Unraveling The Abuse Of Intelligence Gathering

Opposition research is part of any good political campaign. To some extent, dirty tricks also appear in political campaigns. Politics is a blood sport, and many of our politicians are extremely Machiavellian. However, when government agencies are used against a political candidate, we have ventured into something dangerous and illegal that must be stopped. That is the place we find ourselves with the FISA Warrants issued to spy on the Trump campaign.

Yesterday The Conservative Treehouse posted an article about the abuses of FISA during the 2016 presidential campaign. It is a very complex article, but I will attempt to post some of the highlights. I strongly suggest that you follow the link above to read the entire article and watch the video.

The article reports:

Way back when CTH first began the deep dive into the systems and processes that were deployed in the 2015/2016 election cycle we eventually came to the conclusion that everything of substance, within the larger intelligence abuses, revolved around DOJ and FBI abuses of the FISA process.

As an outcome of multiple research deep-dives we then focused on a specific foundational block of that usurpation, the fraudulent application presented to the FISA Court by officials within the FBI and DOJ-NSD (National Security Division).  The October 21st, 2016, application to the FISA Court for surveillance authority upon U.S. person Carter Page; and by extension the Donald Trump campaign.

Throughout all further inquiries this central component remains at the center of the issue.  Unlawful surveillance is the originating principal behind Operation Crossfire Hurricane; it is also the originating issue within the Peter Strzok “insurance policy”; additionally, it is the originating aspect to the Clinton/Steele dossier; etc. etc. the list is long.  Chase any of the corrupt threads back to their source of origin and you eventually come back to the surveillance authority within the FISA processes.

The article explains what is being done to prevent future FISA abuses:

FISA is a process, and when used appropriately, within all guidelines, is essentially a surveillance tool. However, it is a tool that is entirely subject to the honor of the user. If the user is corrupt, or holds corrupt intent, the tool easily becomes a weapon. That’s what happened in 2015, 2016 and likely long before that. The weaponization is so easy to initiate that NSA Director Admiral Mike Rogers admitted the intelligence community could not adequately prevent it. So Rogers went about eliminating massive aspects to it, completely.

…The movement of the U.S. Cyber Command, literally into another combatant command, essentially merging NSA into a functional branch of the U.S. military, is clear evidence that people like Admiral Mike Rogers took action, in hindsight, knowing the Obama administration weaponized data collection, a function of government, for political benefit. Now, in hindsight, the action they took in May of this year all begins to make sense.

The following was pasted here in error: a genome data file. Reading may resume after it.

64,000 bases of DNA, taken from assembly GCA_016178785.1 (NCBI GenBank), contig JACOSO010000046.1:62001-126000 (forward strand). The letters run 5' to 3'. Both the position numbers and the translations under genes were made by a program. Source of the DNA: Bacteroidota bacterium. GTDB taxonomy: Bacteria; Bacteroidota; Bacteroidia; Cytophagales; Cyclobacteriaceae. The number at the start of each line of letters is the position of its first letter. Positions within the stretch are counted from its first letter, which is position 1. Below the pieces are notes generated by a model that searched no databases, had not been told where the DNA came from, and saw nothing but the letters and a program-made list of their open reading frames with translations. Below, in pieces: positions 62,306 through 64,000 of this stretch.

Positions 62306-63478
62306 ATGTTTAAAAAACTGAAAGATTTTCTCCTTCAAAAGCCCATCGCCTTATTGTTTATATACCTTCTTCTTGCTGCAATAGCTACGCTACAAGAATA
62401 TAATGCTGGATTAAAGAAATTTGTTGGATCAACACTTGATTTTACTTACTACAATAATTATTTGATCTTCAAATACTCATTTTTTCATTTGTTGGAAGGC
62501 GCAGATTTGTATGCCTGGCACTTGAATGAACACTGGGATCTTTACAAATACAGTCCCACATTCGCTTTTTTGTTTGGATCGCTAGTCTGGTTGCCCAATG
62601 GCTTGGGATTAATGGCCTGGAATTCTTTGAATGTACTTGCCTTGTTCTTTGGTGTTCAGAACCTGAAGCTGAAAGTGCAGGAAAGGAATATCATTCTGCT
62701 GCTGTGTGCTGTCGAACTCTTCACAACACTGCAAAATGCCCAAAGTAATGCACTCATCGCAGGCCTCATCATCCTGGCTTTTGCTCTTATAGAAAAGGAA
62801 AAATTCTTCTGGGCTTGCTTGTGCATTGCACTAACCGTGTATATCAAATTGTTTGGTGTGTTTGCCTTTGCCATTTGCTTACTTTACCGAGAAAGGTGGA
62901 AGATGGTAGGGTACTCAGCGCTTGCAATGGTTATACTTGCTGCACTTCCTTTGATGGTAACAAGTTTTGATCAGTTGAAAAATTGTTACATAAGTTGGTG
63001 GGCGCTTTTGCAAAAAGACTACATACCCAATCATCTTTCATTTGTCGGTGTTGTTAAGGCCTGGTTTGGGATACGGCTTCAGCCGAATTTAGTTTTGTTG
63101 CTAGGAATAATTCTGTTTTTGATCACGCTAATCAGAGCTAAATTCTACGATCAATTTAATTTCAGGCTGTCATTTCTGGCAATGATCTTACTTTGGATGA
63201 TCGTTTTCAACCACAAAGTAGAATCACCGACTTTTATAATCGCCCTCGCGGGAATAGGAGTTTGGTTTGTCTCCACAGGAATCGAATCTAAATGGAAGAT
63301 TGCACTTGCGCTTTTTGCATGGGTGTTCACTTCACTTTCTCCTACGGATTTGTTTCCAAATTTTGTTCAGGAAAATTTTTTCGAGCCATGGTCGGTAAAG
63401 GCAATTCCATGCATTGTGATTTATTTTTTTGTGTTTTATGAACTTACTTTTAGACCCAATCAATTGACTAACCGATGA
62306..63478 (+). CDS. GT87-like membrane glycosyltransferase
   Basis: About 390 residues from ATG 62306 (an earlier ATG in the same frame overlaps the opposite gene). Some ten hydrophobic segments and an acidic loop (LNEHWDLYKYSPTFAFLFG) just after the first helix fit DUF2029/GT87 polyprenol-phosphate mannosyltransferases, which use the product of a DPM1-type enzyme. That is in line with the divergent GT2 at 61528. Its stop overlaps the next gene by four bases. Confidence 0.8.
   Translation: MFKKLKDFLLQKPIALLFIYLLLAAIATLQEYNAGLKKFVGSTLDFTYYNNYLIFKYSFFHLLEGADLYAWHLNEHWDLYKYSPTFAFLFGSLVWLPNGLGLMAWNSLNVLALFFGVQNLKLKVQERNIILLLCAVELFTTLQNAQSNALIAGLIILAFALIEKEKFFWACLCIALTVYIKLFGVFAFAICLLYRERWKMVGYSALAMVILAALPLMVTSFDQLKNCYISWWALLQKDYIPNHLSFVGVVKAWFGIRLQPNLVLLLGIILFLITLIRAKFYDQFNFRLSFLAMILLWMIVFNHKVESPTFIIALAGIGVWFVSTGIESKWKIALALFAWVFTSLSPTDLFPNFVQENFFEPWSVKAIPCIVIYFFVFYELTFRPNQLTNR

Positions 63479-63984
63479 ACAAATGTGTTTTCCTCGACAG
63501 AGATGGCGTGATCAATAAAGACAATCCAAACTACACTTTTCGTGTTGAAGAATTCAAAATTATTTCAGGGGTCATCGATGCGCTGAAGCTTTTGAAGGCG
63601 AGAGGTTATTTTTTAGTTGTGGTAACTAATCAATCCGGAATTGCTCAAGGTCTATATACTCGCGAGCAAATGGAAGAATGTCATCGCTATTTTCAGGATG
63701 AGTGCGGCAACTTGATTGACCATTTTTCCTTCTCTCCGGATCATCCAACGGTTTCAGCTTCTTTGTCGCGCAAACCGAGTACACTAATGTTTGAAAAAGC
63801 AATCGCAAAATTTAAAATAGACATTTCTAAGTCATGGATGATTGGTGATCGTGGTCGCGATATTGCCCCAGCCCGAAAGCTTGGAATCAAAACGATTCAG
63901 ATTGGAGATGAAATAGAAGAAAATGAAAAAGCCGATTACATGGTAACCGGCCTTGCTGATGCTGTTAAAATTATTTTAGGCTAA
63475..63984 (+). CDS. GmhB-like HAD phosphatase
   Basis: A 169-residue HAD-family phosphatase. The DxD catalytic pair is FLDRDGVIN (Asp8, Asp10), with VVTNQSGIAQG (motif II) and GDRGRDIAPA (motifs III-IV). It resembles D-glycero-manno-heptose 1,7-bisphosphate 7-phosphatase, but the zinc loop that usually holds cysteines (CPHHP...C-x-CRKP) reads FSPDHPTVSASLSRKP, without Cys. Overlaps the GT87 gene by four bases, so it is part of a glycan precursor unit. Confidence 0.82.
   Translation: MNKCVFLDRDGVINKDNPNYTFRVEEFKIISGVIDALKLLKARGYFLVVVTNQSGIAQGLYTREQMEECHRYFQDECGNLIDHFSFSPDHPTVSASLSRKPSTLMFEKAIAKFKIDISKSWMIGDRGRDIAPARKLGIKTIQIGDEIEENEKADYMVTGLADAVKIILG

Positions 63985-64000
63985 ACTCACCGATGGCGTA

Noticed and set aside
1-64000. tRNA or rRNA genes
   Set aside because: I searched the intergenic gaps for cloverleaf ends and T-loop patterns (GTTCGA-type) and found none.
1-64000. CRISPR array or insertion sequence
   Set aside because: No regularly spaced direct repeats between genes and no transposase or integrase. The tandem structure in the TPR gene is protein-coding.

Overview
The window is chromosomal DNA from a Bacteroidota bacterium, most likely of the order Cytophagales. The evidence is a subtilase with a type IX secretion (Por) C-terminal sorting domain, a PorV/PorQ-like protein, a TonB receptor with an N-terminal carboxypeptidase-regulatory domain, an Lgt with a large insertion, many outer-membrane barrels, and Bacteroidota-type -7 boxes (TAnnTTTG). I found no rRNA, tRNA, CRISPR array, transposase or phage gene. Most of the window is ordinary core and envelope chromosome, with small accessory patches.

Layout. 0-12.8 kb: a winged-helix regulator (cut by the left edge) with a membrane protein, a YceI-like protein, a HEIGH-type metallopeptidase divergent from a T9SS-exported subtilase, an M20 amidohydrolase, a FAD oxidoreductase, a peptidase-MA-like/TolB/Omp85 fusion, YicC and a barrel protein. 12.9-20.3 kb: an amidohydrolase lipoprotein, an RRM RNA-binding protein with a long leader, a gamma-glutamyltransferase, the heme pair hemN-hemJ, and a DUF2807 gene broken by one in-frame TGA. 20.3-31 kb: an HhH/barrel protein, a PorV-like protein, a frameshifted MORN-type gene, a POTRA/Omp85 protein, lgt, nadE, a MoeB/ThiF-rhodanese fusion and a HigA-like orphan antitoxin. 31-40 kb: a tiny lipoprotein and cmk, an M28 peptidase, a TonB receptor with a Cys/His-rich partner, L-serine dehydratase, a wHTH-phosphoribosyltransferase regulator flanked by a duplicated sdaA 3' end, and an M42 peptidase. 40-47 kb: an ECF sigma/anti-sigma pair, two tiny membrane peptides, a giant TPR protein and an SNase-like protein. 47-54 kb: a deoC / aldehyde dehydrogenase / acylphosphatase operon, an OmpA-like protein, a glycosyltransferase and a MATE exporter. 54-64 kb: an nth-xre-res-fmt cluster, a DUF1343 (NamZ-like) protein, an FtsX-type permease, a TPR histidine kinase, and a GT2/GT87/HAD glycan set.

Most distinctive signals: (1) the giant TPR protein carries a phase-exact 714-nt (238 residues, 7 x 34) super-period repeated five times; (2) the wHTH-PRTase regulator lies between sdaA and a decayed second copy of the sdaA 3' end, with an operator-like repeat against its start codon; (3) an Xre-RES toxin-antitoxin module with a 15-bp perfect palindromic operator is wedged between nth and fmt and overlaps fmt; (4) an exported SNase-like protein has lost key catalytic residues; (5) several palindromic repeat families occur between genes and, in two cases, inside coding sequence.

The article includes a statement by Rod Rosenstein about the FISA warrant he signed:

…We sit down with a team of attorneys from the Department of Justice. All of whom review that and provide a briefing for us for what’s in it. And I’ve reviewed that one in some detail, and I can tell you the information about that doesn’t match with my understanding of the one that I signed, but I think it’s appropriate to let the Inspector General complete that investigation. These are serious allegations. I don’t do the investigation — I’m not the affiant. I’m reviewing the finished product, sir.

Loosely translated Rosenstein is saying that he doesn’t have the courage to take on the deep state so he is letting the Inspector General deal with it.

The article concludes:

Many of those DOJ-NSD officials who participated in the Rosenstein briefing, or assembled the underlying briefing material, left after the time-period in question (June 2017).  Additionally, almost all of the FBI officials left, retired, resigned after this time-period.  There was also massive exit of all of corrupt support officials from inside the DOJ-NSD and FBI when the Page/Strzok text messages surfaced (December 2017) and the evidence of the political operation became public.

However, as all of these *inside* officials left the DOJ and FBI, another entire set of *outside* DOJ and FBI officials replaced them; and the originating counterintelligence operation was rebranded and handed over to Robert Mueller.

The inside government usurpation operation became an outside government usurpation operation, essentially using contract agents hired by the inside group prior to exit.  The remaining fragments of the ‘insurance policy‘ are in the hands of Robert Mueller’s team.

We need to gather intelligence to protect ourselves from people in other countries who mean us harm. However, we also need to protect ourselves from people within our government who abuse our intelligence gathering capabilities.

 

 

Sometimes The Double Standard Is Breathtaking

Investor’s Business Daily posted an editorial today about data collection.  Oddly enough, the editorial was not about Facebook and the Trump campaign.

The editorial states:

In 2012, the Obama campaign encouraged supporters to download an Obama 2012 Facebook app that, when activated, let the campaign collect Facebook data both on users and their friends.

According to a July 2012 MIT Technology Review article, when you installed the app, “it said it would grab information about my friends: their birth dates, locations, and ‘likes.’ “

The campaign boasted that more than a million people downloaded the app, which, given an average friend-list size of 190, means that as many as 190 million had at least some of their Facebook data vacuumed up by the Obama campaign — without their knowledge or consent.